The Duke's Other WomanBy: Julia Fellowes
A Regency Romance Novella
Morning Has Broken
The Duke of Totham awoke as the sunlight shone through the bedroom window. He grunted as he sighed, although immediately regretted doing so in case he disturbed his wife. Another day. More ways for his life to be miserable. What happened to the dreams he’d once had?
The day he had married, his world had started to crumble. He looked at the spot next to him on the bed and saw the Duchess still asleep. Thank goodness. I can have a few more moments of peace.
He crept out of bed. At least while the Duchess was sleeping, he could get on with some work.
“Where do you think you are going, Duke?”
The Duke froze by the bedroom door upon hearing her voice. “Nowhere Duchess. Allow yourself a little more rest while I attend to some of my duties of the day.” He would try anything to keep her away from him as much as he could.
She yawned noisily. “I have much to do today with my own acquaintances. Indeed I must prepare myself now if I wish to be on time.”
For once her words were welcomed by the Duke. He let out his breath that had bottled up in his chest and smiled to himself. The Duchess would not be home for most of the day. Usually when she attended social gatherings in town, he did not see her until the evening.
“Then pray make haste,” he said. “Perhaps you will treat yourself again to a new ball gown?” He never understood why his wife had to shop so many times in the week. Her closets were already full to capacity and yet she always came home with at least three new morning dresses, one opera dress and yet another evening gown.
“Of course, Duke. You must remember that the annual ball is coming up.”
Oh no, not the annual ball.
The Duke did not want to entertain the idea for one moment. He dreaded this time of year. What was the point of buying new evening clothes and going to somebody or other’s mansion to spend the night with people that seemed so disingenuous? But then, perhaps he was just as false. For he was a Duke through his family - not a life he would have chosen for himself.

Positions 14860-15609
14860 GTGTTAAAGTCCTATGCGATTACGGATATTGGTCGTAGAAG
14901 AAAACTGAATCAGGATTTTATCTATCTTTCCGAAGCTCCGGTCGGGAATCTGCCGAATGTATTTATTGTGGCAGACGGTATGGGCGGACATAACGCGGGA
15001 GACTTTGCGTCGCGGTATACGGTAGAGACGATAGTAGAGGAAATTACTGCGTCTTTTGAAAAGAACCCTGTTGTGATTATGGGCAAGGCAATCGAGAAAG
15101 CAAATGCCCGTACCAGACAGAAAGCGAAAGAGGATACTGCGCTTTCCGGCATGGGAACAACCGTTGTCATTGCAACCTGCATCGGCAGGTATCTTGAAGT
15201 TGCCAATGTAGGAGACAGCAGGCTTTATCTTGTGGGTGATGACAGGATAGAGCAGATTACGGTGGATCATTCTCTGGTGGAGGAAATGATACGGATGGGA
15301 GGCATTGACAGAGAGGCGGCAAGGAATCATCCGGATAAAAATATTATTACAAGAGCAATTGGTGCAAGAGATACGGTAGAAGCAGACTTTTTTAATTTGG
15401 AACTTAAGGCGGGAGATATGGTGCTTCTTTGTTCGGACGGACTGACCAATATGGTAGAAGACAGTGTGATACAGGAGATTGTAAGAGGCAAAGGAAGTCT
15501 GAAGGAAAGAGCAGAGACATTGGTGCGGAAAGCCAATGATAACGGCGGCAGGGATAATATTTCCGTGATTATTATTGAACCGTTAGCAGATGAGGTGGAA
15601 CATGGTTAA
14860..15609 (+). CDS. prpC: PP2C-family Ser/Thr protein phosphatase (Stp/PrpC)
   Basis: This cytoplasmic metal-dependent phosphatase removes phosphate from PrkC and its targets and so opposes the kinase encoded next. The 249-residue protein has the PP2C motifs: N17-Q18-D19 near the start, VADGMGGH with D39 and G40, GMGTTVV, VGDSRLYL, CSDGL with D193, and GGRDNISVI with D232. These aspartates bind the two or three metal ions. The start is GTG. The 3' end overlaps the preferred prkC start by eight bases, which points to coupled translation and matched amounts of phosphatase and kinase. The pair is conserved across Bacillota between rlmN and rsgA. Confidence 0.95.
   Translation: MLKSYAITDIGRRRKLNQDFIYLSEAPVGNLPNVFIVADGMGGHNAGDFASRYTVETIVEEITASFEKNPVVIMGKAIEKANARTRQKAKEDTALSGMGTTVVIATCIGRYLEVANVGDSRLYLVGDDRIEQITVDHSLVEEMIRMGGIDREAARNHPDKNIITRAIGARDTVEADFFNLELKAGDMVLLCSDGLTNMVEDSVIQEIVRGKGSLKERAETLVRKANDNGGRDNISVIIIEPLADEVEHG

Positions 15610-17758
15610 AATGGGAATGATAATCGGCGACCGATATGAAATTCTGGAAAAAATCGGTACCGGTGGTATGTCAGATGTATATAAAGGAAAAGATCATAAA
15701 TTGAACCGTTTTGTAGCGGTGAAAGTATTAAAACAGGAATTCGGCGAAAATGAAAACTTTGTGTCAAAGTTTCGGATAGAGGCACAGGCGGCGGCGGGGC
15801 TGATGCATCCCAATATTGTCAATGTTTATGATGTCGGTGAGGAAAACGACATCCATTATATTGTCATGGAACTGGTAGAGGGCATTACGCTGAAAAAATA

“Are you listening to me, Duke?”
“Of course I am, Duchess. But how can you be so sure?”
“So sure about what?”
“That we are even going to receive an invitation to the ball?” he said with resignation in his heart.
“Do not be absurd,” the Duchess replied, and she playfully hit him on the arm. “You are The Duke of Totham, of course we are going to be invited.”
He sighed. “I merely propose your mind is occupied not so far in advance.”
“Nonsense! You do say such ridiculous things, Tot. I’ve always said you are Tot by name and Tot by nature.”
“Not when we were courting,” he reminded her, as he rubbed the back of his neck. “In any case, I know my words mean very little to you… and you will shop no matter what I say.” He shot her a parting glare, but she was too busy looking for a day dress to wear that she did not notice. Just as well, for had she heard him disagree with her, a barrage of strong words would undoubtedly have left her mouth immediately. She was not a generous woman, quite unkind at heart, and not a lady he would have chosen for himself had he actually been given the chance to choose his wife. Unfortunately, his marriage had been arranged by the time he was five years old and when Lady Martha was born. Oh, how many times he had wished he had not been born into a title! How many times he had longed to have led a normal life! First as a child and now as a man. Wealth was all he had ever known, and yet he had never grown contentedly accustomed to it. All he wanted was a decent life, one that he could enjoy.
He left the Duchess with her maids fussing around her. They would help her to squeeze into her day dress and fix her nut-brown hair into a pretty work of art.
“Duke!” the Duchess screeched. He cringed when he heard that tone of voice; it meant she was going to spout out unreasonable demands. Gingerly he stepped back into the bedroom.
“Make sure you have a carriage outside waiting for me to go and meet with my acquaintances. You know how I feel when I have to stay outside and wait for them to come.”
Indeed the Duke could never forget the last time she had to wait for a carriage to pick her up. First, she had spent her time shouting at him for being irresponsible to not have one ready for her. And when the carriage had finally pulled up in front of their mansion, she had taken her anger out on the poor young carriage driver. Consequently, and unbeknown to her, the Duke had felt it his duty to provide a few extra shillings to the driver for having to have put up with his wife’s outburst. “I assure you, the carriage will be outside and waiting by the time you are ready.”